Dr. Tony Lam, (L), is a Senior Scientist at Toronto General Hospital Research Institute, and Dr. Song-Yang Zhang is a postdoctoral researcher in his lab. (Photo: UHN StRIDe Team)
Researchers at the Toronto General Hospital Research Institute (TGHRI) have discovered that the drug metformin acts through the kidney to lower weight and treat obesity.
Metformin is the first-line medication for the treatment of obesity-associated Type 2 diabetes and has been in use for close to 30 years to lower blood sugar levels. It has also been documented to cause weight loss; however, exactly how it mediates weight loss was uncertain until now.
“We knew from previous studies that metformin increases the blood levels of a messenger molecule – the GDF15 protein – which acts in the brain to decrease hunger,” says Dr. Tony Lam, Senior Scientist at TGHRI and senior author of the study. “However, before this study, we did not know which organ helped metformin to do this.”
“Understanding the way in which metformin acts is key to understanding how food intake and body weight are controlled in the body,” says Dr. Song-Yang Zhang, postdoctoral researcher in the lab of Dr. Lam and first author of the study.
To find out how metformin mediates weight loss, Dr. Lam’s team referred to the literature to identify the organs that express the GDF15 protein – namely, the upper small intestine, ileum and kidneys. They then prevented the synthesis of GDF15 in these organs, one at a time, and tested whether treatment with metformin increased GDF15 levels in the blood (along with the expected reductions in food intake and body weight).
“When we started working on this, we hypothesized that the small intestine would be responsible for the ability of metformin to induce weight loss,” explains Dr. Zhang. “This is because metformin works through the intestine to elicit changes in blood sugar and why it’s such an effective therapy for diabetes.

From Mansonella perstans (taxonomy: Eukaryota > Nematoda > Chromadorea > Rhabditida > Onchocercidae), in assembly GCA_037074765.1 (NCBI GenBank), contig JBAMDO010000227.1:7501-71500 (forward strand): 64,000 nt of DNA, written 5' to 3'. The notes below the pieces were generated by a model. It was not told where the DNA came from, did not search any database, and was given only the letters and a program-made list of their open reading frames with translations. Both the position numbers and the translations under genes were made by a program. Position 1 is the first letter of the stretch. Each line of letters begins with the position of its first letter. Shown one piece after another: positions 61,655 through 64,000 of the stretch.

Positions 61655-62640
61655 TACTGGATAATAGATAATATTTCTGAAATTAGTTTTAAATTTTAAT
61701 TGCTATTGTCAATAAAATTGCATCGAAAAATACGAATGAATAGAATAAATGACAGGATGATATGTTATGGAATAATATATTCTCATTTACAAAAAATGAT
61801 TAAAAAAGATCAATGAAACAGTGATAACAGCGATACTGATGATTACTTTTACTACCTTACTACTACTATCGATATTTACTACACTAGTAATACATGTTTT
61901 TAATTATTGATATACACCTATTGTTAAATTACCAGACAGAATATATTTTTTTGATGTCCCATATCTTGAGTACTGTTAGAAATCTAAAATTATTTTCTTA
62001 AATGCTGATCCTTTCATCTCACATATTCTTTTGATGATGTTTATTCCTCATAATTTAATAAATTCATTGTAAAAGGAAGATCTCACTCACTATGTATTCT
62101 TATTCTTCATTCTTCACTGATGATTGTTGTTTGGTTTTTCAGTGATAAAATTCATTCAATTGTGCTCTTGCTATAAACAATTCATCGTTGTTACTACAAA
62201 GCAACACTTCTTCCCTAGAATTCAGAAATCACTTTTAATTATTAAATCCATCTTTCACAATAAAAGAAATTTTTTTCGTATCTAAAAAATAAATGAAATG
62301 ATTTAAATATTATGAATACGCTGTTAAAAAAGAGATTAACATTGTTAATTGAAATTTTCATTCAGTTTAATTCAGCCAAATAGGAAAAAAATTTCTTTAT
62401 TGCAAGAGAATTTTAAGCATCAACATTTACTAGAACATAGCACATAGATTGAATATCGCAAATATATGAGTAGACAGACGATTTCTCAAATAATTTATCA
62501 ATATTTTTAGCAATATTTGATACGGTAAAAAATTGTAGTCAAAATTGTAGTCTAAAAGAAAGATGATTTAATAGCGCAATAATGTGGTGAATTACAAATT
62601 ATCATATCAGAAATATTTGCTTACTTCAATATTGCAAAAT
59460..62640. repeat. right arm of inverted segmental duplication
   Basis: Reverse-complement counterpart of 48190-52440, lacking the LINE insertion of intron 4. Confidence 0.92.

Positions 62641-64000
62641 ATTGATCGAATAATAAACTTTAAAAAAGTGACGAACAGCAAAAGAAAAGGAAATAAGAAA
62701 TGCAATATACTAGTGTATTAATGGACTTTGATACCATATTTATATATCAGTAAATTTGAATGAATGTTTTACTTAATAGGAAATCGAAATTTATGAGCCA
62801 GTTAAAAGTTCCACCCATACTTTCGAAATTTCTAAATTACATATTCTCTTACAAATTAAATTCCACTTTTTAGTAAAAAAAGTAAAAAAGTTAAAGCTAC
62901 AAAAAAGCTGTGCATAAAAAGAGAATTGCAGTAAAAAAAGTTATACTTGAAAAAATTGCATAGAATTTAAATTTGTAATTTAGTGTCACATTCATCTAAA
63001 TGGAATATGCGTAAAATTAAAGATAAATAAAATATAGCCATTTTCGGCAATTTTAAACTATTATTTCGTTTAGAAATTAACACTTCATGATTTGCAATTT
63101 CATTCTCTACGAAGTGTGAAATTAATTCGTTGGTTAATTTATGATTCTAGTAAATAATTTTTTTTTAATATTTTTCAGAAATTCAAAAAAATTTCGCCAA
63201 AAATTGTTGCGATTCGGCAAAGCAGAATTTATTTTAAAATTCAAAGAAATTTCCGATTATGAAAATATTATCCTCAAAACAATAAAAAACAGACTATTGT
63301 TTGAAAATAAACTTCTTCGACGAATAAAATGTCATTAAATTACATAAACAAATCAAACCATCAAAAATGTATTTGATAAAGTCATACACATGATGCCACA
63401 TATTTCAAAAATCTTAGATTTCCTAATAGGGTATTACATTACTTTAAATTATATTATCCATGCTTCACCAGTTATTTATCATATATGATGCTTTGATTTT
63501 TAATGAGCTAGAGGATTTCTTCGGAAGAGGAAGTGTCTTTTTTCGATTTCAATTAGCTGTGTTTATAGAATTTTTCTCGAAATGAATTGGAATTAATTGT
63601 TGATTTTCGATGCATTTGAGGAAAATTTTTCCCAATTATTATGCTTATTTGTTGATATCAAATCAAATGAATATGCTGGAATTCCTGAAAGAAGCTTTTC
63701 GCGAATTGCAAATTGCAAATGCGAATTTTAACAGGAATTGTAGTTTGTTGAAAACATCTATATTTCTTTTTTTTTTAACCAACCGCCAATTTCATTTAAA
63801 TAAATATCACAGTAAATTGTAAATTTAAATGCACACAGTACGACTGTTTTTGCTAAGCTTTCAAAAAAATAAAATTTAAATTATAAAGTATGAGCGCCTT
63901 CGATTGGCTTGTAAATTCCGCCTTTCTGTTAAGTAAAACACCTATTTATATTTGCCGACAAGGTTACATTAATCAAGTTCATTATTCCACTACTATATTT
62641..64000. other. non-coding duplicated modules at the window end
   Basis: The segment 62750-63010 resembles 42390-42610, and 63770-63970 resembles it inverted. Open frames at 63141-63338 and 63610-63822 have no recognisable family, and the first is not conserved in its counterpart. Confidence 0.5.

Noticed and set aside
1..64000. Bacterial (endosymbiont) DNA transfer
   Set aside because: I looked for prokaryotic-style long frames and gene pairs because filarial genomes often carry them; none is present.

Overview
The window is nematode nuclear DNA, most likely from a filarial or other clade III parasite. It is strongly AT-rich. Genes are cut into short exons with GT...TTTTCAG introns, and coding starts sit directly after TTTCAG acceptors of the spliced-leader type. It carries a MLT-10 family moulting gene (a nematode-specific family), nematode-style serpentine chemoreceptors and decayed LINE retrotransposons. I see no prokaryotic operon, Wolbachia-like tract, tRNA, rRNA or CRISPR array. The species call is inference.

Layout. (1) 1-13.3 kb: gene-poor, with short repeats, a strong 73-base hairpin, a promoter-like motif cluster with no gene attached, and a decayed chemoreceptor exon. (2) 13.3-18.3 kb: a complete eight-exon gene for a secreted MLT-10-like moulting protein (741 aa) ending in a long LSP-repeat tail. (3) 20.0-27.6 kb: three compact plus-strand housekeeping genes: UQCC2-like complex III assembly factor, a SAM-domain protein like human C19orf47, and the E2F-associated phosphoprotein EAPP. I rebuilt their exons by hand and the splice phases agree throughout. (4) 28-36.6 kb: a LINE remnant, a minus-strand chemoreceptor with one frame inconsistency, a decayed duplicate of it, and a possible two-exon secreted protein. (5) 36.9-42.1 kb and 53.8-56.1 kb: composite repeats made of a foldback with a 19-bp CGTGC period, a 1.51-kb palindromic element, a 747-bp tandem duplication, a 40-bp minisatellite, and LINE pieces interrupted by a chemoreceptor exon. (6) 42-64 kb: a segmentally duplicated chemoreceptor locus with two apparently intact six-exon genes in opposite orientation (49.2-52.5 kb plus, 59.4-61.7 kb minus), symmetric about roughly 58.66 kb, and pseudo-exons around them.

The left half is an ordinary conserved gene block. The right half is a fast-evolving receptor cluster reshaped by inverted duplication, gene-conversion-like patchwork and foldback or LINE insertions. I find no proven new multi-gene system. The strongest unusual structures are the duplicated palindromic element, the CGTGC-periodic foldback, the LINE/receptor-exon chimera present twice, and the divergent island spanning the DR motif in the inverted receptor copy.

“However, our experiments proved our hypothesis to be wrong. In experimental models, when we prevented the small intestine from secreting GDF15, we still saw GDF15 levels spike in the blood as well as the lowering of food intake and weight in response to metformin.
“Only when we blocked GDF15 production in the kidney were we able to shut down GDF15 levels in the blood and cancel the effects on food intake and weight.”
These findings reveal that the kidney is involved in regulating energy balance in the body.
“Along with regulating blood pressure, erythropoiesis, and bone mineralization, our study adds to the known roles of kidney,” concludes Dr. Lam, who also holds a Tier 1 Canada Research Chair in Diabetes and Obesity at TGHRI and the University of Toronto. “By implicating the kidney in weight loss, this work also lays the foundation for new, more targeted therapies to address the obesity epidemic.”
In addition to using experimental models, the researchers collaborated with nephrologists Drs. Heather Reich and David Cherney from UHN, as well as Laura Mariani from the University of Michigan, to conduct experiments using existing human clinical data.
To do this, they analyzed the levels of GDF15 in 360 human kidney biopsies and found some correlation with the levels of GDF15 in the blood of patients. While preliminary, these findings support the idea that GDF15 originating from the kidney contributes to blood levels of the protein.
“In order to translate these findings to the clinic and help patients, we have launched the Diabetes Obesity Initiative at TGHRI,” says Dr. Lam. “This collaborative framework enables researchers, clinical investigators, nephrologists and other experts to come together to discuss ideas and test hypotheses both in the lab and the clinic.
“Knowing that metformin acts through the kidney opens new and exciting avenues for the development of treatments for obesity and the debilitating and devastating conditions that come with it.”